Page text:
Critical Analyses of St. Anselm’s argument for the Existence of God and Douglas Gasking’s argument for the Non-Existence of God. Arguments against St. Anselm’s Ontological Argument for the Existence of God St. Anselm begins with a definition of God, argues that an existent God is superior to a non-existent God and concludes that God must exist in reality, for his non-existence would contradict the definition of God itself. The argument does not seem plausible to an unbiased person, even at the very first reading. It seems as if not all aspects of the question under scrutiny have been considered.
Anselm’s argument is based on this known definition of the concept of God alone. Descartes’ argument for the existence of God is based on his foundation of knowledge, logic. Humans have the idea in their minds of infinite perfection. Humans also have the idea of themselves as inferior to this idea as imperfect. For humans to have the idea of infinite perfection, there must be truth in the reason for them having this idea.
He According to him, “every clear and distinct perception is surely something, and hence cannot come from nothing . . . it must necessarily have God for its author” (42). Descartes also offers some doubt into the belief that God exists, for he claims that, “I can attach existence to God, even though no God exists” (44). He raises the idea that his thoughts do not entail existence, however, he claims that existence is inseparable from God because he cannot think of God as anything other than existence. As a result, he concludes that, “the necessity of the thing itself, namely the existence of God, forces me to think this” (44).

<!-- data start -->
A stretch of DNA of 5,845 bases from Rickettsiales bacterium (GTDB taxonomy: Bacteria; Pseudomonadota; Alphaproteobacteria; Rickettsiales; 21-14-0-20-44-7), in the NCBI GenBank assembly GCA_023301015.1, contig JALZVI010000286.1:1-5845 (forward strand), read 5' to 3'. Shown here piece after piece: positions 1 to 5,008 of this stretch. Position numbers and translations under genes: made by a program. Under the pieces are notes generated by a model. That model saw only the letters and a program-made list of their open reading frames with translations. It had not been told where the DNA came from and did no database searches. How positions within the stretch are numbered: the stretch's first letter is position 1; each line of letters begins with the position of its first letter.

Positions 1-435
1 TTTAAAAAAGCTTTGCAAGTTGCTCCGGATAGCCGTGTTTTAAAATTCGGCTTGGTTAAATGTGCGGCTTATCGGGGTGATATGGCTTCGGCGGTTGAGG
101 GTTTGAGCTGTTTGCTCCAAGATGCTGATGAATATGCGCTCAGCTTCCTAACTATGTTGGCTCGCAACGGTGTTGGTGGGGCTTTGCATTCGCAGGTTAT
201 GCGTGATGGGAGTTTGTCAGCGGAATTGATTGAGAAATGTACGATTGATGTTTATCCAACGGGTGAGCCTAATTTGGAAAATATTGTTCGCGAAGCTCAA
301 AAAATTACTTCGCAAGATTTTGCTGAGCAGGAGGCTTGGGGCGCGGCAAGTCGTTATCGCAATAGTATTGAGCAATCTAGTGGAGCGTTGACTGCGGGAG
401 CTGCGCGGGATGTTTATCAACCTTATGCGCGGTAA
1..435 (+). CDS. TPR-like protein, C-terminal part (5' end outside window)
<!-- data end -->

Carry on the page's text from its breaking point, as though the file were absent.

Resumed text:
This essay will explain Mackie’s argument against the theist’s three premises. It will also cover Plantinga’s argument of free will and transworld depravity. Lastly, it will discuss Walsch’s free will theodicy and how it reflects on evil. The argument states the existence of evil is impossible under the attributes of God.
As shown above, God did create everything, so, if He did create all things, and He did not create evil, then evil must not be a thing (Augustine on Evil). This is an argument made by Greg Koukl. He has a Master’s Degree in Philosophy of Religion and Ethics, a Master’s in Christian Apologetics, and is a professor of Christian Apologetics at Biola University. His argument helps to further prove the points already made above, and really helps to explain the existence of evil.